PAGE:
Coyne v. Walker

Case Name: Coyne v. Walker

Type of Case: Education Reform

Court: Dane County Circuit Court; District IV Court of Appeals; Wisconsin Supreme Court

Case Number: 2011-CV-4573 (Dane County Circuit Court); 2013-AP-416 (Court of Appeals & Wisconsin Supreme Court)

Filed On: October 13, 2011

Current Status: Governor’s rulemaking veto power struck down as to Superintendent

2011 Wisconsin Act 21 changed the law relating to state agency rulemaking in various ways that limit the power of state agencies to regulate Wisconsin citizens, including the Superintendent of Public Instruction.  Relevant to this lawsuit, it allows the governor to veto proposed rules from government agencies.

Last October, the Dane County Circuit Court held that Act 21, as applied to the Superintendent of Public Instruction, violated the Wisconsin Constitution, Article X, Section 1, which grants the Superintendent the duty of supervision of public instruction.   In its holding, the Dane County Circuit Court made the unfounded claim that the Superintendent has a constitutional right to make public policy.  But that’s not the case. The Superintendent can make rules only because the legislature delegated that authority to him.  What the legislature gives it can curtail, or even take away completely.

On behalf of former Speaker of the Assembly Scott Jensen and State Representative Jason Fields, WILL filed an amicus curiae brief in support of 2011 Act 21 in the Court of Appeals.  The Court of Appeals upheld the lower court’s ruling, and the state appealed again.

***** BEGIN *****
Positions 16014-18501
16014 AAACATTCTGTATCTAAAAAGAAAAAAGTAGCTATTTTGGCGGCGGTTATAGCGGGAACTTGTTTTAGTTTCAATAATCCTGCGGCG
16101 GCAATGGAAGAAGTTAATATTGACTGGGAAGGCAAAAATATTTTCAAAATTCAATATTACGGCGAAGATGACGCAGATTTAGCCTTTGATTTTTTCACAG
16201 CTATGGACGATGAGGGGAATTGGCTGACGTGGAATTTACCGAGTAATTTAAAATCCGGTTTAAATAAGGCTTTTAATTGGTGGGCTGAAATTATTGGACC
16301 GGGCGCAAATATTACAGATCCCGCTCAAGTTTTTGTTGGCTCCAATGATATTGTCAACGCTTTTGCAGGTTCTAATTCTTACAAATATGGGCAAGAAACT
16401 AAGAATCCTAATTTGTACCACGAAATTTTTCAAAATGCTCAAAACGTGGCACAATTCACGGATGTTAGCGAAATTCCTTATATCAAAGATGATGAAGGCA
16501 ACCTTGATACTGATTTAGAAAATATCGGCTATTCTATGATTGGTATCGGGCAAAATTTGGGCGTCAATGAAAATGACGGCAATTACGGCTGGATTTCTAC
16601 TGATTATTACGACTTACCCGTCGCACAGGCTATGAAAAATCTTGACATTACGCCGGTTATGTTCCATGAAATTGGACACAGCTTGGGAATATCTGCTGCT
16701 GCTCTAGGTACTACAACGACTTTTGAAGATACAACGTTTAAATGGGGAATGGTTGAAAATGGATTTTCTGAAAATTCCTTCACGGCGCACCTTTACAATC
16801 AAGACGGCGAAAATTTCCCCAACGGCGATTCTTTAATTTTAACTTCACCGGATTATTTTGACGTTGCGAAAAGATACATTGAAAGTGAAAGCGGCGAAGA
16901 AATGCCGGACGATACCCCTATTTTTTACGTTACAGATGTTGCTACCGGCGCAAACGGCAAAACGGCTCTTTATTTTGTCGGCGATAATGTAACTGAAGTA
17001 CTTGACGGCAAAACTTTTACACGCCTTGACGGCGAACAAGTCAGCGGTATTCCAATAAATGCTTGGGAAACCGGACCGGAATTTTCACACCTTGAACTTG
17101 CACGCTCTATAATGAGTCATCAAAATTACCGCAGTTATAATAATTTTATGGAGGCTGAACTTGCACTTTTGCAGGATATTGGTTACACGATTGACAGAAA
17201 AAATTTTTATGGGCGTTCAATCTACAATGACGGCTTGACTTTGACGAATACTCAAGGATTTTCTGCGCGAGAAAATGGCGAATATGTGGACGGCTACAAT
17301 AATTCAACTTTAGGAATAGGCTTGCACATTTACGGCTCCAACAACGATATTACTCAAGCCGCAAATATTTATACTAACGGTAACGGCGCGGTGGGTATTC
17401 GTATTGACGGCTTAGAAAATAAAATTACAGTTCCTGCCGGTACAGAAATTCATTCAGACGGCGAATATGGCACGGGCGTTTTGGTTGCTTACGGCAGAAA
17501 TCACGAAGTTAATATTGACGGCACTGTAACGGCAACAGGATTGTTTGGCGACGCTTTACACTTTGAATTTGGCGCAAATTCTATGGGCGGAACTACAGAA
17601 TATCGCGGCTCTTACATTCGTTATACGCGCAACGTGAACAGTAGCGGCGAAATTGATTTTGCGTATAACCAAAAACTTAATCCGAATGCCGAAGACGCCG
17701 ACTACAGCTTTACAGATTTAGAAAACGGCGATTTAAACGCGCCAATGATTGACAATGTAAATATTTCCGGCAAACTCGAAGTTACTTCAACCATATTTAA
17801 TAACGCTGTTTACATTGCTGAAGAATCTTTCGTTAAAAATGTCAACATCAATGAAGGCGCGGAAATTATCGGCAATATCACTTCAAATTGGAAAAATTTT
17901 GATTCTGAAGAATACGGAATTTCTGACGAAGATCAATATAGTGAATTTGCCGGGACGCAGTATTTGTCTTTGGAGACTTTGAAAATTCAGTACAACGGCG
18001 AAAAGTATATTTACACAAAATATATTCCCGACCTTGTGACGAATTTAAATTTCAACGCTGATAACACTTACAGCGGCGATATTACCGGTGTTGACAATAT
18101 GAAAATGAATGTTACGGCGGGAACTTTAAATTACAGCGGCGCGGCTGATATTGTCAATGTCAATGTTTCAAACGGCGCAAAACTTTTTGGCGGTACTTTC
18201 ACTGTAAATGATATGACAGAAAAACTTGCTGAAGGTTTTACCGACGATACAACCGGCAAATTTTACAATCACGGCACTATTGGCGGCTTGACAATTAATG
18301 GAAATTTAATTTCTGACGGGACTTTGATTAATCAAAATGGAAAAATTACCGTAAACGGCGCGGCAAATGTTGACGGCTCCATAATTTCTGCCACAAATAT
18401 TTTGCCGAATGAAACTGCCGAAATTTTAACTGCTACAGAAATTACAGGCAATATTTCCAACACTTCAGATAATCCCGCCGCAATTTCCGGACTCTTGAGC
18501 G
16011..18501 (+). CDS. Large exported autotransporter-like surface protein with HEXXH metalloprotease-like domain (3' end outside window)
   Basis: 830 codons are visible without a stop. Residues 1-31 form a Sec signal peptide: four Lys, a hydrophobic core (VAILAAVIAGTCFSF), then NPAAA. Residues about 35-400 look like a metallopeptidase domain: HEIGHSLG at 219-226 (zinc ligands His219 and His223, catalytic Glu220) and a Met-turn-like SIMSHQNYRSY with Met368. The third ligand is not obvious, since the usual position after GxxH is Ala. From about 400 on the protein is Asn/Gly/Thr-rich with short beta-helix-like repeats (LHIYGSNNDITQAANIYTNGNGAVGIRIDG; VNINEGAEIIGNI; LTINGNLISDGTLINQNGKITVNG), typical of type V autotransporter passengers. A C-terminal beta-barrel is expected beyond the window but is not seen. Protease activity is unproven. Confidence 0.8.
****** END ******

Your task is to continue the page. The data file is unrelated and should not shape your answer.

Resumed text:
The Wisconsin Supreme Court held oral argument on November 17, 2015.  At our request, the court expanded the time for oral argument and permitted us to be heard on our amicus brief, which called for the outright reversal of precedent mistakenly limiting the ability of the Legislature to define the role of the Superintendent.  Unfortunately, a majority of the court, splintered across three separate opinions, concluded that Act 21 was unconstitutional as applied to the Superintendent’s rule making authority. We remain hopeful, however, as 5 of the 7 justices concluded that the legislature retained authority to curb the Superintendent’s authority, even if they had gone too far in this particular instance.

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